"There are perils in going back so far into history.
Bloody Sunday was one of the most controversial days in Northern Ireland's history. Serious mistakes and failings by officers and soldiers on that terrible day led to the deaths of 13 civilians now 42 years later former member of the Parachute Regiment age 66 arrested by detectives and is being questioned about deaths. He is the first person to be arrested as part of the investigation and detained. Has Lord Saville justification for his findings in what has become the longest-running and most expensive in British history. The report took 12 years to complete and cost £195m but a decision whether or not to prosecute the former soldiers would not be straightforward 42 years on. A solicitor representing the soldiers in 2010 said Lord Saville did not have the justification for his findings accused him of "cherry-picking the evidence". as time passages is a fair trial possible ? It is said Martin McGuinness, Sinn Fein, was present at the time of the violence and "probably armed with a sub-machine gun" what is justification for opening fire" a question I have asked themself...
British army soldiers deployed to patrol the streets of Northern Ireland
Occasionally you were welcomed, more often, they spat at you, pelted missiles, and shot at you, you never new where the danger was hiding. As a soldier there to 'keep the peace, assist the civil powers, fight terrorism, on our return to from a duty back to Britain there was no street parties or victory parades, many soldiers came home with disturbing memories stationed in NI (Northen Irland) was living close to the edge, a conflict where your enemies Hide behind windows, doors in crowds plant car bombs, the effect of fear and trauma lives with your every day.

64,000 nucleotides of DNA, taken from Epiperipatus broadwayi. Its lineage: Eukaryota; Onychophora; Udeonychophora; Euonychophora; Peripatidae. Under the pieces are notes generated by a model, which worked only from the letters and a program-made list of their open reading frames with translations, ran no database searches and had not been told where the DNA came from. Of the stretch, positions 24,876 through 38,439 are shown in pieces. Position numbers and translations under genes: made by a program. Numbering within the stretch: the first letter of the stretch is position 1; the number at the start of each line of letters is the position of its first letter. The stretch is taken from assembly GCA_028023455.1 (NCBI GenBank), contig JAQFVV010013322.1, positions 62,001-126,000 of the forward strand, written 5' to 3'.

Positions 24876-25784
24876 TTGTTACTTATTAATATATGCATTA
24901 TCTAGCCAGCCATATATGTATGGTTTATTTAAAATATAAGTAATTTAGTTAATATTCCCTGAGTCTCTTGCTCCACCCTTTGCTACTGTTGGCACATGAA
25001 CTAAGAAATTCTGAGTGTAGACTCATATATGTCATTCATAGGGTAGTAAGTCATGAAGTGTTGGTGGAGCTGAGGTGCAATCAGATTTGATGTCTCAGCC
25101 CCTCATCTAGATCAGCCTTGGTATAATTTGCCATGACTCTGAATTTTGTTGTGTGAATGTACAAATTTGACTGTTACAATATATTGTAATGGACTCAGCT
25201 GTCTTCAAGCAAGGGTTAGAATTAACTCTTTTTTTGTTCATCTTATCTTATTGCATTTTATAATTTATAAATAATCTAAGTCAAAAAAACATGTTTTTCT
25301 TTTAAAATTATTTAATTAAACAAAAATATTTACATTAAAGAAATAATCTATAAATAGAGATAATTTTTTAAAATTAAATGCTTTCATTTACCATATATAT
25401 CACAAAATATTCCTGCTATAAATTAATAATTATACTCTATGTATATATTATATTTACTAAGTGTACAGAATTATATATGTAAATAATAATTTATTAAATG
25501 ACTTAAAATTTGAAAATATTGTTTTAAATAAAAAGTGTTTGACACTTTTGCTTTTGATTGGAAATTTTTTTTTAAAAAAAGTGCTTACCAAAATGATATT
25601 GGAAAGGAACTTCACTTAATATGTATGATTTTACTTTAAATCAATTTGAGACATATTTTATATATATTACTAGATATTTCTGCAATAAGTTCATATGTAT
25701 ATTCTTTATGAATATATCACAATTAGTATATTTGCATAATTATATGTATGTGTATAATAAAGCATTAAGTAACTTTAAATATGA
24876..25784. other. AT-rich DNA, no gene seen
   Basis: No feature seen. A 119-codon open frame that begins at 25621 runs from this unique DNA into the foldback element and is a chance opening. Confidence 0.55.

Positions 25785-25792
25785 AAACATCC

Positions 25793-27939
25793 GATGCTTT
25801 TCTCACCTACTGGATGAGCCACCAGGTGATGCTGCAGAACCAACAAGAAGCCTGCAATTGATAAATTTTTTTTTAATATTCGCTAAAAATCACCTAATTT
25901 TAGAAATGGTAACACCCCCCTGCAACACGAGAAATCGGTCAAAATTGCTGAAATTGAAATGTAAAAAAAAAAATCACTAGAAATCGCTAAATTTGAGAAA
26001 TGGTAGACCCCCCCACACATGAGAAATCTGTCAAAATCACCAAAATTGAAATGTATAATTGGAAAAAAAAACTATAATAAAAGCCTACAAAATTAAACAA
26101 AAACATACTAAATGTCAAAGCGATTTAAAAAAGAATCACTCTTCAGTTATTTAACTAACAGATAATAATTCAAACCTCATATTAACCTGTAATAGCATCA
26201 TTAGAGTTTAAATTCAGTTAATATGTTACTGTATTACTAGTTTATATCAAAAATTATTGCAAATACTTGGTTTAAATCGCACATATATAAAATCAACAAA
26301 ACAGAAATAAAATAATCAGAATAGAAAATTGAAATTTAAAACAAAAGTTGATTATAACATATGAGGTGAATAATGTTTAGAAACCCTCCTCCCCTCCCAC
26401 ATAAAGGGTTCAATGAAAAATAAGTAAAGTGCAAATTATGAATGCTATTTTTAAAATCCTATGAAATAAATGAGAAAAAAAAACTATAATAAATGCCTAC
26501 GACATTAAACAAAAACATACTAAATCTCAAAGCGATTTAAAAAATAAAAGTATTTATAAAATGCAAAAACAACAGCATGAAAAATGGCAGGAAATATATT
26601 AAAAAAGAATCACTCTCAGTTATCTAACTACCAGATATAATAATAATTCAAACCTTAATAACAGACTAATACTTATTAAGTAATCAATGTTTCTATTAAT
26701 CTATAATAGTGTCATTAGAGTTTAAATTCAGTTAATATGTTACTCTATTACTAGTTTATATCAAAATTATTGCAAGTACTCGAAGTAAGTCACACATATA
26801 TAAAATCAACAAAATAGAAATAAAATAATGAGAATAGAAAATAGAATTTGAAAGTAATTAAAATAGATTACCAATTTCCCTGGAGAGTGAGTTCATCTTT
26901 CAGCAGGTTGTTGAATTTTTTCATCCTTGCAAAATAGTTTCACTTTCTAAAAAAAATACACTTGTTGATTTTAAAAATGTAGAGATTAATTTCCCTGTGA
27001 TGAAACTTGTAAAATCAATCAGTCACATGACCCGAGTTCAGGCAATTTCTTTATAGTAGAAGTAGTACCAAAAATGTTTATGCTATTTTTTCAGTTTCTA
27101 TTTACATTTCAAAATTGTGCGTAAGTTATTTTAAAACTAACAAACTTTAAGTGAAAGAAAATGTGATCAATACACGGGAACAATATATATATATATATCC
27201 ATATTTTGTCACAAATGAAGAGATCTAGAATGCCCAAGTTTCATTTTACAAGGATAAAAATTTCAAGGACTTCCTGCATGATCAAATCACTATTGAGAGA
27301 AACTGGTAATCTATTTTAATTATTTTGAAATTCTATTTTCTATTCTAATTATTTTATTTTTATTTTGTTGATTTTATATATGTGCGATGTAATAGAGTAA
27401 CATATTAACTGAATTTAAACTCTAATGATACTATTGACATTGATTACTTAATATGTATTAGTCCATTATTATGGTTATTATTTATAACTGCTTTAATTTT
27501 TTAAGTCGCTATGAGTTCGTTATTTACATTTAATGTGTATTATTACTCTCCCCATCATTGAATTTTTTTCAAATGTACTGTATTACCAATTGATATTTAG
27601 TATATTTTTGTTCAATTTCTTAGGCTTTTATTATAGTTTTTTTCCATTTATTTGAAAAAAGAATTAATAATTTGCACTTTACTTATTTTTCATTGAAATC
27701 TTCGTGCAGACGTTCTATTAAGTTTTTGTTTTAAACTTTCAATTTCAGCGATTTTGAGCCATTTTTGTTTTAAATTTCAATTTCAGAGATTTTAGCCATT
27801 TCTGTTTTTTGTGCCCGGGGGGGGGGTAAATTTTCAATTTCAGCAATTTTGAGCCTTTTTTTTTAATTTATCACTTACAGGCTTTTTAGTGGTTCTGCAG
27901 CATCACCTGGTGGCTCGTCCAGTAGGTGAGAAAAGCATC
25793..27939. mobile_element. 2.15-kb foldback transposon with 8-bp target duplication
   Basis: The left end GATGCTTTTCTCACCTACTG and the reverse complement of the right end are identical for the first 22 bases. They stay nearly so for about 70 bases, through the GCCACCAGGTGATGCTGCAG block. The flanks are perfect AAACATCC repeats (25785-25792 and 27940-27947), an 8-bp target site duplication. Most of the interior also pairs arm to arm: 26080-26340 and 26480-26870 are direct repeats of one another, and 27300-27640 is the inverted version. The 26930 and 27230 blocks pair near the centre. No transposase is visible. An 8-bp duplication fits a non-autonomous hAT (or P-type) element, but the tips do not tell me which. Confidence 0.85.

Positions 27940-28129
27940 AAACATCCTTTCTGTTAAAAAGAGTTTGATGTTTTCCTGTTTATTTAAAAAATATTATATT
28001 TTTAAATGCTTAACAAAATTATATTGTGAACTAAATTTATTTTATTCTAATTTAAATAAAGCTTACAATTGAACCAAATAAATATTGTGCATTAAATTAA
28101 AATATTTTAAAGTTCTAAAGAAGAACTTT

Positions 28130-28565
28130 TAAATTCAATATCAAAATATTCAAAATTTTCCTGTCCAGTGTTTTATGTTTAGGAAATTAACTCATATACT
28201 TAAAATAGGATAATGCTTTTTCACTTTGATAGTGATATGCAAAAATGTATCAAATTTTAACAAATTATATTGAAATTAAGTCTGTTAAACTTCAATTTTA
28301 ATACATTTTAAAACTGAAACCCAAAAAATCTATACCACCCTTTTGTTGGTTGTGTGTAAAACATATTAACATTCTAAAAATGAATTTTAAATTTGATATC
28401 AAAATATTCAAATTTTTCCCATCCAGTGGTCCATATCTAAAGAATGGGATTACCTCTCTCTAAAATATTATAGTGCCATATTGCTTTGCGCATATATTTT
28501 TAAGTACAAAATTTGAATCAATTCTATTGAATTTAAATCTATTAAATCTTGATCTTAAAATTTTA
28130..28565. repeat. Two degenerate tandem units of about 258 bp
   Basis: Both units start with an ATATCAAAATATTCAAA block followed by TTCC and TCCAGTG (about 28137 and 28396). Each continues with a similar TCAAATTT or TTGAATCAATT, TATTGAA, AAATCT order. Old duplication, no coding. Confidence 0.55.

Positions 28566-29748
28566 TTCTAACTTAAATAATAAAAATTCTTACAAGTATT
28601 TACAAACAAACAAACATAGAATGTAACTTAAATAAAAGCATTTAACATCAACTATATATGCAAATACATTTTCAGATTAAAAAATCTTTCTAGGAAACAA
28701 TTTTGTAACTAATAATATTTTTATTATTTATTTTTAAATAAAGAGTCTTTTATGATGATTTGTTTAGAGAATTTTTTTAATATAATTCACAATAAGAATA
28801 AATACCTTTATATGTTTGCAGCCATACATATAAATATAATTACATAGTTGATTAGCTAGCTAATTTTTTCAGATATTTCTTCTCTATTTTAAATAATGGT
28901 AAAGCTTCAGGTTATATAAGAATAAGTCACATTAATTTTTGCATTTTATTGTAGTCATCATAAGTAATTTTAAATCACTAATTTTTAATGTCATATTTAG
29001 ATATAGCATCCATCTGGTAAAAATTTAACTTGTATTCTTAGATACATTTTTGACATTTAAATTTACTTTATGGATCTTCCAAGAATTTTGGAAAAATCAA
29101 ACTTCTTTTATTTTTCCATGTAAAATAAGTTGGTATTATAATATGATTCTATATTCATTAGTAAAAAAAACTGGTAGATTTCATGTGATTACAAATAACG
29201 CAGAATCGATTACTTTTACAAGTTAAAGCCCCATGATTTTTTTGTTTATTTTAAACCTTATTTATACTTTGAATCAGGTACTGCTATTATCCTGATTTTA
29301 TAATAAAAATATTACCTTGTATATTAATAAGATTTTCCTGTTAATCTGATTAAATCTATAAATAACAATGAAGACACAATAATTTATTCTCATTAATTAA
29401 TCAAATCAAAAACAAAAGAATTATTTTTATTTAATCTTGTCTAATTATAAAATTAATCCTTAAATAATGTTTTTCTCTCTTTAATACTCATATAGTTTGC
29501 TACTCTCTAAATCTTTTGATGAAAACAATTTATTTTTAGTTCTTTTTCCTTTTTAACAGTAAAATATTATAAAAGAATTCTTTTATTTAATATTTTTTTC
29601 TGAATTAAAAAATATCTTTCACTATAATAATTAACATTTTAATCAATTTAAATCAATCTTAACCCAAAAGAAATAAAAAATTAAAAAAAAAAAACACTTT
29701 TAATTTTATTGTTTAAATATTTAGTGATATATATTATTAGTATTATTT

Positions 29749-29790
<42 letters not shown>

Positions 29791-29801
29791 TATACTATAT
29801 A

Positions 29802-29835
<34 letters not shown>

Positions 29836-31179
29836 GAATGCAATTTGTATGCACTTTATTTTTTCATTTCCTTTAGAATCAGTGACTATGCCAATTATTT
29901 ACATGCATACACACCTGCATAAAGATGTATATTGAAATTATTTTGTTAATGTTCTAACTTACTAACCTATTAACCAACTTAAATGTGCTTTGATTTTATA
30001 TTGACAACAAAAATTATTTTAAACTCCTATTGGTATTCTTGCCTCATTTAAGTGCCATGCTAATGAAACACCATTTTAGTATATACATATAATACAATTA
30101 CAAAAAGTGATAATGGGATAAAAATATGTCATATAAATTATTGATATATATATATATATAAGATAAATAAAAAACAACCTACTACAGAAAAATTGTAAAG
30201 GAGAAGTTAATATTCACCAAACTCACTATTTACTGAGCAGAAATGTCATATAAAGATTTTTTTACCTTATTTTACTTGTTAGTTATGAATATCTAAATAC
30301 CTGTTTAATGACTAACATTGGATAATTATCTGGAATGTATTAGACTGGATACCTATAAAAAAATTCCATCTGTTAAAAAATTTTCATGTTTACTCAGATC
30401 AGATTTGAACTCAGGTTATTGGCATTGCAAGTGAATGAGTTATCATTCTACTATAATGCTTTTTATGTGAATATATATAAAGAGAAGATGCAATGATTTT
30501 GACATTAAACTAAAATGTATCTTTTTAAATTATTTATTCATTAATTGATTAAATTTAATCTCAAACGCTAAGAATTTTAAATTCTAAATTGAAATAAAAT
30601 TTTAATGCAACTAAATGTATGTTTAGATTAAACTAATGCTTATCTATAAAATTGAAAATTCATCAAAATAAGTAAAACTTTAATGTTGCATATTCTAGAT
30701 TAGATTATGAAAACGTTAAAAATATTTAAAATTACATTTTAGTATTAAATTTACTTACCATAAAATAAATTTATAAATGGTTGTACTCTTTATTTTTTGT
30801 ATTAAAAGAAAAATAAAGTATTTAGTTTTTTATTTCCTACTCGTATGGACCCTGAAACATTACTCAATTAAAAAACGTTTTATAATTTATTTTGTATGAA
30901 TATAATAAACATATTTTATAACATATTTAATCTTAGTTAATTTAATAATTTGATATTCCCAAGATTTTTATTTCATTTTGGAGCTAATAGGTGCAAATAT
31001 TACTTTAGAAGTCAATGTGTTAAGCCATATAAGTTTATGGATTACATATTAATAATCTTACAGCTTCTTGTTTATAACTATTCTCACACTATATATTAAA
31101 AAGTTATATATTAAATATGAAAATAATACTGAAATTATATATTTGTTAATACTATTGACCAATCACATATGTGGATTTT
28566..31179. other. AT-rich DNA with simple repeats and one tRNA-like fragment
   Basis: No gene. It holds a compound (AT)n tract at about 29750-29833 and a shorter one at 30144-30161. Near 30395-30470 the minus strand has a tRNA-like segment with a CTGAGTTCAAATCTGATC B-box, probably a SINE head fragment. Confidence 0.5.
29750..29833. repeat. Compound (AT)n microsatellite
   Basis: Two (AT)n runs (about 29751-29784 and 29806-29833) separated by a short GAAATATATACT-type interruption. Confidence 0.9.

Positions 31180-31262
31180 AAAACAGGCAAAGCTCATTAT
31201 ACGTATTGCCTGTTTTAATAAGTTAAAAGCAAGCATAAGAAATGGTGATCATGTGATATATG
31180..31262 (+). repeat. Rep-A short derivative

Troubles on mainland UK
1974, 4 February: Eight soldiers and 4 civilians killed by the Provisional IRA in the M62 coach bombing.
1972, 22 February: The Official Irish Republican Army killed seven civilians in the Aldershot bombing.
1974, 5 October: Guildford and Woolwich pub bombings by the Provisional IRA left 4 off duty soldiers and a civilian dead and 44 injured.
1974, 21 November: The Birmingham pub bombings, 21 killed and 182 injured.
1979, 30 March: Airey Neave killed when a car bomb exploded under his car as he drove out of the Palace of Westminster car park.
1981 10 October: The IRA detonated a bomb outside the Chelsea Barracks, killing two and injuring 39.
1982 20 July: The Hyde Park and Regent's Park bombings in London by the IRA killed eleven members of the Household Cavalry and the Royal Green Jackets.
1983 17 December: Harrods was bombed by the IRA. Six were killed (including three police officers) and 90 wounded during Christmas shopping at the West London department store
1984 12 October: Brighton hotel bombing, 5 killed and several injured in an attempt by the IRA to kill Margaret Thatcher.
1989 22 September: Deal barracks bombing: Eleven Royal Marines bandsmen killed and 22 injured when base in Deal, Kent, was bombed by the IRA.
1990 16 May: Wembley IRA detonated a bomb underneath a minibus killing Sgt Charles Chapman (The Queen's Regiment) and injuring another soldier.
1990 1 June: Lichfield City railway station 1 soldier killed and 2 injured in a shooting
1990 30 July: Ian Gow MP killed by a car bomb planted by the IRA while at his home in Sussex.
1991 18 February: A bomb exploded at Victoria Station. One man killed and 38 people injured.
1992 12 October: A device exploded in the gents' toilet of the Sussex Arms public house in Covent Garden killing one person and injuring four others
1993 20 March: Warrington bomb attacks. The first attack, on a gasworks, created a huge fireball but no casualties, but the second attack on Bridge Street killed two children and injured many other people.
1993 24 April: IRA detonated a huge truck bomb in the City of London at Bishopsgate, It killed journalist Ed Henty, injured over 40 people
1996 9 February: The IRA bombed the South Quay area of London, killing two people
I can only read about the ongoings of Bloody Sunday
Operation Banner was the operational name for the British Armed Forces' operation in Northern Ireland from August 1969 to July 2007